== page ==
The expression "he has his head in the clouds," generally means someone lacks focus and is not being realistic. For Michigan Tech researcher Raymond Shaw, winner of the University's 2016 Research Award, the expression means it's just another day at the office.
Raymond Shaw says research is like working on a puzzle: “An incredibly diverse set of intertwined and nested puzzles.” Shaw, the winner of Michigan Technological University’s 2016 Research Award says every now and then a burst of insight comes along, allowing the puzzle to be solved.
“It might seem strange to express it this way, but when that inspiration comes I feel a great sense of humility and gratitude,” Shaw says.
But unlike puzzles with a set number of pieces neatly packed in a box, the puzzles Shaw works on are a bit harder to put together. His puzzle pieces are clouds.
“We want to understand clouds, for example, what makes one cloud rain and another not” Shaw says. “Sometimes that means going into the cloud itself.”
Just as there are many ways to go about solving a puzzle, there are several ways to go inside clouds, including using holography and an airplane lab as Shaw did in cumulus clouds in Wyoming and Colorado.
"We want to understand clouds ... sometimes that means going into the cloud itself."Raymond Shaw
Physics Up in a Cloud
Shaw has gotten into clouds “from the top” in Germany, by dropping a pendulum-type device from a helicopter. While Shaw uses air travel to go to clouds, sometimes the clouds return the favor.
“We’ve gone to the mountains where you let the cloud come to you,” he says, adding that when studying clouds on a mountain top, the most valuable tool is patience. “It can be very frustrating seeing a cloud hover fifty feet above you, but when it descends and you’re inside the cloud it is definitely worth the wait.”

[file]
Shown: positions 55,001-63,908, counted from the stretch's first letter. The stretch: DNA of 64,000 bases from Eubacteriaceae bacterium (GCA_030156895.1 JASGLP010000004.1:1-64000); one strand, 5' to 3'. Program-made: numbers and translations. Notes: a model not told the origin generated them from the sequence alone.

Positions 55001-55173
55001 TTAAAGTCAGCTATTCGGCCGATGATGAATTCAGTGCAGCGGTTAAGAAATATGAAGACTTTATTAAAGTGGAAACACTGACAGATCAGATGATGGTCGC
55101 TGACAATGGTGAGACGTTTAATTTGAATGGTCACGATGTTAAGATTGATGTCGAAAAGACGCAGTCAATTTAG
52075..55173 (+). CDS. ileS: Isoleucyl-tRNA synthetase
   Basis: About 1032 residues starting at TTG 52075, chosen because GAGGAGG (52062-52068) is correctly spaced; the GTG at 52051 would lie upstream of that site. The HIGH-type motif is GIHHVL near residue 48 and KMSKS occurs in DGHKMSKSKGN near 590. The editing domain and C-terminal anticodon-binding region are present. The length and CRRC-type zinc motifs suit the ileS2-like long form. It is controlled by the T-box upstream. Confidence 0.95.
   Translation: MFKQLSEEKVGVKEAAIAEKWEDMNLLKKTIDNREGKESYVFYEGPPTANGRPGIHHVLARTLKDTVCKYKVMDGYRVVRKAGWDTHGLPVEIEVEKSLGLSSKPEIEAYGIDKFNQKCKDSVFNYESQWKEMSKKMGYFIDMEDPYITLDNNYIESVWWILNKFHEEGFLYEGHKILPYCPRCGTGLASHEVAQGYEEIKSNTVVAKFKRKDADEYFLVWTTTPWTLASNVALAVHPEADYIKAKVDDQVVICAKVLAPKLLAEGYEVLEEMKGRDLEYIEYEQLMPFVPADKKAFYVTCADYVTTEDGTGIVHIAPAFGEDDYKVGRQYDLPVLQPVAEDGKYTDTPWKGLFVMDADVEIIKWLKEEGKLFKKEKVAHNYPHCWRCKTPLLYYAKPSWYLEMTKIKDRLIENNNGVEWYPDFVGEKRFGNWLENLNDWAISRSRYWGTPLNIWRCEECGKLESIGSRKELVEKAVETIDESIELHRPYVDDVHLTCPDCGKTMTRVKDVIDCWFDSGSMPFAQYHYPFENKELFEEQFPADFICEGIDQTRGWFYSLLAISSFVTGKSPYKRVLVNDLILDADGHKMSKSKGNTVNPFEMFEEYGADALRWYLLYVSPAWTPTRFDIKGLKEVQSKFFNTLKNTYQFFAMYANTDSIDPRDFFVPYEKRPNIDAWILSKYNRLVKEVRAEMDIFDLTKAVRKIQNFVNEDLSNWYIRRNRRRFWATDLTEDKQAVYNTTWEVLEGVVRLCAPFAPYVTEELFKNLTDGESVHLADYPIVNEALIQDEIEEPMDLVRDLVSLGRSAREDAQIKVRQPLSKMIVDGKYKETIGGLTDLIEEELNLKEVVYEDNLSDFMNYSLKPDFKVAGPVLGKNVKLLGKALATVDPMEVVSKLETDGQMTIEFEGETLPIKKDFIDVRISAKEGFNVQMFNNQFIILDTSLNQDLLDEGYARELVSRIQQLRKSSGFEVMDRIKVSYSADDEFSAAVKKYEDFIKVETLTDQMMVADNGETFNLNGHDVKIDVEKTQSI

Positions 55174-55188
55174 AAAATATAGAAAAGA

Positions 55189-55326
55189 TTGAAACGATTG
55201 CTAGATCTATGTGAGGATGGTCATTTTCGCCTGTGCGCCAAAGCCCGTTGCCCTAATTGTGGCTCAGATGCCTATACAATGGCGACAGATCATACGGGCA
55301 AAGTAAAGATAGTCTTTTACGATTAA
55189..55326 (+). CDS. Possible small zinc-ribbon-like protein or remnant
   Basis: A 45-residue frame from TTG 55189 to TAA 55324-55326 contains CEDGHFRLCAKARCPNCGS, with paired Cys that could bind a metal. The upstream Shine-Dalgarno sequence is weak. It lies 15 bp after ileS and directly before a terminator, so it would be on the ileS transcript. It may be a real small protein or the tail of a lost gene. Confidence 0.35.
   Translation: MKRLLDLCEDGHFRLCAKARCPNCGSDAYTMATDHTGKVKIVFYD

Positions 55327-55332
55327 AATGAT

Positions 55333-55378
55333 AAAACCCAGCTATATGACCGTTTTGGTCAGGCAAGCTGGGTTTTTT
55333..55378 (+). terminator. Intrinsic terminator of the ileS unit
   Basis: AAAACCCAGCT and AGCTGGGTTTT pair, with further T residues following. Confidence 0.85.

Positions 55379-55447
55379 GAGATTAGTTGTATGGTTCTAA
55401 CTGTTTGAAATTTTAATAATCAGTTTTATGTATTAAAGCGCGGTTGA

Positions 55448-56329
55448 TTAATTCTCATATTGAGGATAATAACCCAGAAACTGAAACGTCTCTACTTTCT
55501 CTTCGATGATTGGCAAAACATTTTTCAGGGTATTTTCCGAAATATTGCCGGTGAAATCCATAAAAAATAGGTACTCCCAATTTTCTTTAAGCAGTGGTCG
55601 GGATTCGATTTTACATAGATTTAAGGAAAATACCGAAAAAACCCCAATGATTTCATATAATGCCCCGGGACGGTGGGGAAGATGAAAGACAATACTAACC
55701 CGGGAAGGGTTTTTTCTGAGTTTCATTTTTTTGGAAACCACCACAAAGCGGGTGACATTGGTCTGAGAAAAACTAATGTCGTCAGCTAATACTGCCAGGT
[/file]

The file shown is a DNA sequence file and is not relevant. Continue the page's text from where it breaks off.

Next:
Shaw’s dedication to cloud research is so strong that when he can’t get to the clouds and can’t get the clouds to come to him, he has a third option. Michigan Tech has a cloud chamber, where Shaw and his team can study made-to-order clouds. Unlike other chambers that exist in laboratories around the world, the one at Michigan Tech creates clouds that are turbulent and that can persist for hours or even days, rather than the more typical time of a half hour or less.
“In nature you take what the cloud gives you," Shaw says. "With the cloud chamber you create the cloud you need.”
For Shaw, a professor of Physics and Director of Tech’s Atmospheric Sciences PhD program, his science is much more than his profession: “Research is really inspiring, nature is so profoundly beautiful and subtle, it is a privilege to be able to spend so much of my time trying to understand bits and pieces of it.”
While Shaw finds research personally rewarding, he says there is ultimately a higher purpose. “Of course, the ultimate hope is that what my students, colleagues and I learn will somehow contribute to humanity, to our collective understanding and to our well being.”
In a letter nominating Shaw for the Research Award, Ravindra Pandey, Chair of the Department of Physics wrote, “Shaw is internationally recognized in the field of ‘Atmospheric Physics.’ The focus of his scientific work has been to investigate the role of turbulence on cloud formation and to study the physics of nucleation of ice crystals.” The work is highly interdisciplinary and Shaw is quick to point out his research success is not the result of flying solo.